That this power of testimony should fall upon the women is significant. Traditionally, it is women who are forced to carry the mantle of virtue, whether for the family or the society. It is also they upon whom the punishments for transgression fall particularly hard. That these three women would use both their bodies and their craft to reflect the hypocrisies and shame of those in power, particularly of men, speaks to the simultaneous power and vulnerability of the women. Once again we find here an echo of the upside-down world of Omar, in which a thing is both itself and its opposite: specifically, narrative as an instrument to oppress and as an instrument to empower.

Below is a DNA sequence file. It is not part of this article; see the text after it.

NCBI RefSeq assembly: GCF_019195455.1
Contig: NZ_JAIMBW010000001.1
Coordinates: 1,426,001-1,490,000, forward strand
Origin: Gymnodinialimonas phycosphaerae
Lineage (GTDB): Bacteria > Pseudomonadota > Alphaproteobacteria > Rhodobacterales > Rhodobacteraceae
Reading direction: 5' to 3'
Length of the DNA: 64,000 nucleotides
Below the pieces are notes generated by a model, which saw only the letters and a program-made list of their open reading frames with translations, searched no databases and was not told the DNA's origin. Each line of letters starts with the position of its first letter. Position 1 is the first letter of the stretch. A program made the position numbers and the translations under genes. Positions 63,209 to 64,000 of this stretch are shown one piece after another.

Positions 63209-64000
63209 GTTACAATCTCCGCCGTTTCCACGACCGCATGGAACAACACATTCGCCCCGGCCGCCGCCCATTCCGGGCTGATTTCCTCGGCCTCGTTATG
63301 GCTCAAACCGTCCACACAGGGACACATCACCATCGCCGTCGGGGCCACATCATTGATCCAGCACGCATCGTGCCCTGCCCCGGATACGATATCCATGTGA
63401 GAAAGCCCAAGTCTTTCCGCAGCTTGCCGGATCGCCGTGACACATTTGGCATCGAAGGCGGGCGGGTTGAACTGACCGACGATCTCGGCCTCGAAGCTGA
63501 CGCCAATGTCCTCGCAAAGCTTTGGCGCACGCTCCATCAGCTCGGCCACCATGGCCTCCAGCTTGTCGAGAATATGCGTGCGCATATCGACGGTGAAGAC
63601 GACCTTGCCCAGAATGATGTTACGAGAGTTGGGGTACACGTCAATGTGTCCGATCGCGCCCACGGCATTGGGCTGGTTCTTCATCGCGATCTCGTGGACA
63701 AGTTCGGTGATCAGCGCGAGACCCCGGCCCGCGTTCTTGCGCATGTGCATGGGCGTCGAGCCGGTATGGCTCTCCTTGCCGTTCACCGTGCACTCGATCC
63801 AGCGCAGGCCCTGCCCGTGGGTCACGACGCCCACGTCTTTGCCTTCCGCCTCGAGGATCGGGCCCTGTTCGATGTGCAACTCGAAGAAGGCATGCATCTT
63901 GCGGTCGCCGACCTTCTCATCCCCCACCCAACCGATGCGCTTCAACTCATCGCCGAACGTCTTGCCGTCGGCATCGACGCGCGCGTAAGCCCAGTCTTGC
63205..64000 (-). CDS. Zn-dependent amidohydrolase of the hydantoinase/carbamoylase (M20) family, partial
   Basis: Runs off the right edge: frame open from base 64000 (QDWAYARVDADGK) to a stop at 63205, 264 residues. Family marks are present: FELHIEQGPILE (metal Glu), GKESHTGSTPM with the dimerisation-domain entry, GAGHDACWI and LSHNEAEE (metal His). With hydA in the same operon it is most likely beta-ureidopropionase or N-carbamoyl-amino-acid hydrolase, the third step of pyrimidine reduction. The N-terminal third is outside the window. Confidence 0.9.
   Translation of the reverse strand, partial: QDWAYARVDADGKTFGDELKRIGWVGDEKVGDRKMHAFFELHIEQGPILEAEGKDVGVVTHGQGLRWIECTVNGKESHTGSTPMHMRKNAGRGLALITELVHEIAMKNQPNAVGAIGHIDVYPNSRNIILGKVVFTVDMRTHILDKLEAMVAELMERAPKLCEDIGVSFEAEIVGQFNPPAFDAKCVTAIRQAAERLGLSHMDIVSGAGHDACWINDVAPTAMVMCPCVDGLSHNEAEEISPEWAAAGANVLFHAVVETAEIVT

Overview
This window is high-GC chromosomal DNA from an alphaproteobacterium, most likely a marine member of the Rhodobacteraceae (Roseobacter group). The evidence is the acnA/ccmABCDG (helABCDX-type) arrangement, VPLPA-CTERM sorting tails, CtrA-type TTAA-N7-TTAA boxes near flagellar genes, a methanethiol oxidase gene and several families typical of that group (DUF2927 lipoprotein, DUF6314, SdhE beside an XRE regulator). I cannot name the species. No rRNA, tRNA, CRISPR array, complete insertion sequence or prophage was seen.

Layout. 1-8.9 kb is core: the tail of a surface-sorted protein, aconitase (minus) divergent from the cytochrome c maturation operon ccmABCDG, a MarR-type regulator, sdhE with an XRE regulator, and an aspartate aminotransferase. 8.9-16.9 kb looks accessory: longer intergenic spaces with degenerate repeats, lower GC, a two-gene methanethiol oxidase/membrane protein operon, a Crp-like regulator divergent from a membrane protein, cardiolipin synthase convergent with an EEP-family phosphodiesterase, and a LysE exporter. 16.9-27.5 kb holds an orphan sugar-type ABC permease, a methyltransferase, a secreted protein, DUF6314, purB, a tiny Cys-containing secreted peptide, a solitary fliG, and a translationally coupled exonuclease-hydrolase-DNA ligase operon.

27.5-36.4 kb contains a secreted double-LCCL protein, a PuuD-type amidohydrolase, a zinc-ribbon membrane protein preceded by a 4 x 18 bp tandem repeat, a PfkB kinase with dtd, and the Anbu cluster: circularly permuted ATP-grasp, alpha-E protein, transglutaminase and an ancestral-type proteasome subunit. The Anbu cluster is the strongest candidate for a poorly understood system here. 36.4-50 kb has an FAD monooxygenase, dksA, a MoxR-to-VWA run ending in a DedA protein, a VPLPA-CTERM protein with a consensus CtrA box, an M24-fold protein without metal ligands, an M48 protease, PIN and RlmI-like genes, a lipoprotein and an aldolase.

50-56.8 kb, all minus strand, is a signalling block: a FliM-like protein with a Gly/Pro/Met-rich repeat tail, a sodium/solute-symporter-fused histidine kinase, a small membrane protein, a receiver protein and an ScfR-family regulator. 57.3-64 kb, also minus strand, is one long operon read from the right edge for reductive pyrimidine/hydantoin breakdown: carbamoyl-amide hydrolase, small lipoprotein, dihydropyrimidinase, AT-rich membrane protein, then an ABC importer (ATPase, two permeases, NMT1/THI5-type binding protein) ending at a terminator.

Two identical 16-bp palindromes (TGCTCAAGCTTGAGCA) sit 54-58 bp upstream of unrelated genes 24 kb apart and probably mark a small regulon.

Salman Rushdie’s novel, Shame, is a powerful indictment of nations and peoples who would impose a tyrannical form of morality on its people. Rushdie uses the fictitious, fairytale-like world of Peccavistan to symbolize, albeit in altered and abstract form, the modern-day theocracy of Pakistan. His invocation of the fairytale genre in the opening scenes of the book suggest the novel’s meditative focus on the power of language both to create and to deconstruct worlds and the psyches of those who inhabit them. In Shame, Rushdie suggests that human nature can be neither denied nor controlled and to attempt to do so only leads to catastrophe. Shame and guilt will find their expression somewhere, and when they do, they will wreak havoc everywhere.